“The Bahamas is in the midst of the worst crisis in its history”
Dukharan commends 2021/2022 fiscal budget but suggests debt reprofiling
NASSAU, BAHAMAS — Despite global technological advances and industrial developments over the past three decades, Bahamians have only seen $503 more per person in annual income, according to a regional economist.
Marla Dukharan, a Caribbean economist and formerly Royal Bank of Canada’s (RBC) top regional economics expert, while addressing a recent joint seminar with Citadel Consultants and the Association of Certified Fraud Examiners (ACFE), noted that this nation has averaged only 1.1 percent gross domestic product (GDP) growth over the two decades prior to the COVID-19 pandemic.
“This is the pace at which our economies are growing throughout this region. This is not unusual. It is the norm in the region,” said Dukharan.
“GDP growth per capita in The Bahamas in 2019 was only 1.3 percent more, or $503 more than it was in 1989. This means that all of the technological advances and industrial developments we have seen globally in the last three decades has only brought The Bahamas $503 more per person in annual income.”
Elsewhere, however, in a recently released analysis of the 2021/2022 fiscal budget, Dukharan noted that this nation is in a dire socioeconomic situation, with two crises hitting back-to-back — namely Hurricane Dorian and the COVID-19 pandemic.
She also pointed out that half of this nation’s debt has accumulated since fiscal year 2012/2013.
“In fact, 30 years ago, the country’s public debt stood at BSD $690 million,” noted Dukharan.
“There has also been a shift from domestic debt to external debt, which creates balance of payments pressures over time. External debt accounted for roughly 43 percent of total central government debt in December 2020. This compares to 21 percent at the end of FY 2010/11.
“A total of US $225 million in interest payments to non-residents are slated for fiscal year 2021/22. To put this in perspective, total goods exports averaged US $219 million annually over the five years prior to COVID, meaning it takes roughly a year’s worth of goods exports to generate enough US dollars to pay interest on government debt for the coming fiscal year.”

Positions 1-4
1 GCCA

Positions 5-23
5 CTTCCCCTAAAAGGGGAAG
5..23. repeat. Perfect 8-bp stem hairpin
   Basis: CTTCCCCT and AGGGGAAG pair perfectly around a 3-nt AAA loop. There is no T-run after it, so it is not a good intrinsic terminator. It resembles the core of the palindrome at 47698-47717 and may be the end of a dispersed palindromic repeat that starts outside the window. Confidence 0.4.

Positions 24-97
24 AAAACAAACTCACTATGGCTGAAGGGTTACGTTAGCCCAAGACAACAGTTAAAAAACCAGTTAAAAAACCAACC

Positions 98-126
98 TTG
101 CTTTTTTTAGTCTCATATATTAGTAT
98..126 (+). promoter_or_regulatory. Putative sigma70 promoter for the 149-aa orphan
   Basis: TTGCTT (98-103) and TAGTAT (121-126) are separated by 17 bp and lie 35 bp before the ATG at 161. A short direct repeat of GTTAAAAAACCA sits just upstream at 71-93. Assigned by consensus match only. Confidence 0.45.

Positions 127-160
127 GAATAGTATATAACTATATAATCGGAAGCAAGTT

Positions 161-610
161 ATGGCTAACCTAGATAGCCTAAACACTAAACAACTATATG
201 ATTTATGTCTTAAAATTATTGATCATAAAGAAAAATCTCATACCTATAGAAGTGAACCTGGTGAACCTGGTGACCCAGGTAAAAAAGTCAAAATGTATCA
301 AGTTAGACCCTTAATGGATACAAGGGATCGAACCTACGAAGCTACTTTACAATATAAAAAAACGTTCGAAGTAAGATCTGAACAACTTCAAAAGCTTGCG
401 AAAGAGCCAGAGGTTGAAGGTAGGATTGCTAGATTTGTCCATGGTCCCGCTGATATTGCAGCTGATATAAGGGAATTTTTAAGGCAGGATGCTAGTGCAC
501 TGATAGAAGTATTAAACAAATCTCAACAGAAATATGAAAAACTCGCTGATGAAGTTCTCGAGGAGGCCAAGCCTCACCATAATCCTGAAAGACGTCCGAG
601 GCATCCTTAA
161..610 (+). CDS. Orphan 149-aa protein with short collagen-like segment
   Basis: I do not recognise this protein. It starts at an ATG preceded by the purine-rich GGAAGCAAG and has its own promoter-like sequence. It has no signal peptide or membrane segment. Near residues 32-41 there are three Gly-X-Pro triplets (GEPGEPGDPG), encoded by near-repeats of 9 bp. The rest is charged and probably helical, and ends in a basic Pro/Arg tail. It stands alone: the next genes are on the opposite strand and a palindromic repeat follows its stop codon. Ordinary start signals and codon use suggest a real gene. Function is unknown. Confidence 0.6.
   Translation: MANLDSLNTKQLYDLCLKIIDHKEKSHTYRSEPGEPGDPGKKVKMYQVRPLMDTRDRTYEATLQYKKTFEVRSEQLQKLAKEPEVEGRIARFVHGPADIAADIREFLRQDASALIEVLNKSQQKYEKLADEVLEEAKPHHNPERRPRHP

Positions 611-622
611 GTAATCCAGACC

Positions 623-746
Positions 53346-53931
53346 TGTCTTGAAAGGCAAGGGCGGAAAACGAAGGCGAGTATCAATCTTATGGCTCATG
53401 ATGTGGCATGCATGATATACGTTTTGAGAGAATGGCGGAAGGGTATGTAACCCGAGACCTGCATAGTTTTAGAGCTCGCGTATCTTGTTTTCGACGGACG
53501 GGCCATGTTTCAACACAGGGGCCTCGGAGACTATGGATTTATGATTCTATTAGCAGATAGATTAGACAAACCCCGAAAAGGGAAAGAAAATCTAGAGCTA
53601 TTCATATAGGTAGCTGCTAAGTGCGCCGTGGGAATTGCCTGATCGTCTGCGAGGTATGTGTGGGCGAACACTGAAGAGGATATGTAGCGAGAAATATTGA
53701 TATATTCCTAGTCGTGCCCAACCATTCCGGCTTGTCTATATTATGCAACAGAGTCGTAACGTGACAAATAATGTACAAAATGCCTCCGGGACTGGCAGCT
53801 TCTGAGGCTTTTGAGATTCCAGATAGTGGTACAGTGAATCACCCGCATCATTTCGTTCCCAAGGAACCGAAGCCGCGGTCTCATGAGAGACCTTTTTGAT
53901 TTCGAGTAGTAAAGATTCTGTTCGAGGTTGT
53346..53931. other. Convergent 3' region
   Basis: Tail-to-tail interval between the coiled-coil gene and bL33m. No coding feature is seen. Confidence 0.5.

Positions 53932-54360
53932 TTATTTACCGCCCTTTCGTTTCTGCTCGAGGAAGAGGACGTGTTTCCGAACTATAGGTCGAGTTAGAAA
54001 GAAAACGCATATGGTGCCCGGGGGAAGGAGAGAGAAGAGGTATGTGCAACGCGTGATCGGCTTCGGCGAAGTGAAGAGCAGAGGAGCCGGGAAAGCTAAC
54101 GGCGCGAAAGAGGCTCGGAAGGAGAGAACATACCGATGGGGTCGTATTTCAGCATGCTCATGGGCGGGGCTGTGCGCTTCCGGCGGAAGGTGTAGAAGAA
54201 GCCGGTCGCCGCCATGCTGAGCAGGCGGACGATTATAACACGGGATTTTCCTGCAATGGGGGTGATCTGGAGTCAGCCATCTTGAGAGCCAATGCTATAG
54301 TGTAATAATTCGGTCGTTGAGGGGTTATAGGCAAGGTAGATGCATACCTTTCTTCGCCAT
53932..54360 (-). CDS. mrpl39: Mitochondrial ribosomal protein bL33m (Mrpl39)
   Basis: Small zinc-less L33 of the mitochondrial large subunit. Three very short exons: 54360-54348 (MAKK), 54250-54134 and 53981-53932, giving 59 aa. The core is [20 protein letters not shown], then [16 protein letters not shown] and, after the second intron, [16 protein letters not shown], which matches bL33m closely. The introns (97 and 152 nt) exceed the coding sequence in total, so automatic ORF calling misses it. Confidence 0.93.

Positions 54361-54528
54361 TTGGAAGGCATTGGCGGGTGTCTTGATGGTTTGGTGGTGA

Dukharan noted that the World Bank recently announced a development policy loan for US $100 million to The Bahamas in response to an emergency request from the Bahamian government.
“The fact that the government of The Bahamas has maintained a reasonable level of socioeconomic stability so far is testament to their capabilities, political will and ability to access assistance from external parties, including the multilateral lending institutions — most recently the World Bank,” she said.
“By no means could this be an easy task, and the government is certainly dealing with a lot more than many, at least in a regional context.”
She added: “I believe that the commitment to fiscal responsibility articulated in this budget and demonstrated by this administration is commendable and unique. I am not aware of any independent country in the Caribbean which has legislated and implemented any such fiscal responsibility framework / fiscal rules, without the commitment to do so under an IMF-supported program.
“The Bahamas is in the midst of the worst crisis in its history, and while the authorities and the multilateral lending agencies are clearly doing all that they can and should to keep The Bahamas afloat, the data unfortunately suggests that the current situation is still unsustainable from a fiscal and external standpoint.
“As such, an orderly debt reprofiling exercise is preferable, versus a disorderly debt restructure / balance of payments crisis. It is worth reiterating here that any such outcome would not necessarily reflect on the authorities as much as it reflects The Bahamas’ acute vulnerability, and indeed, that of every country in the Caribbean.”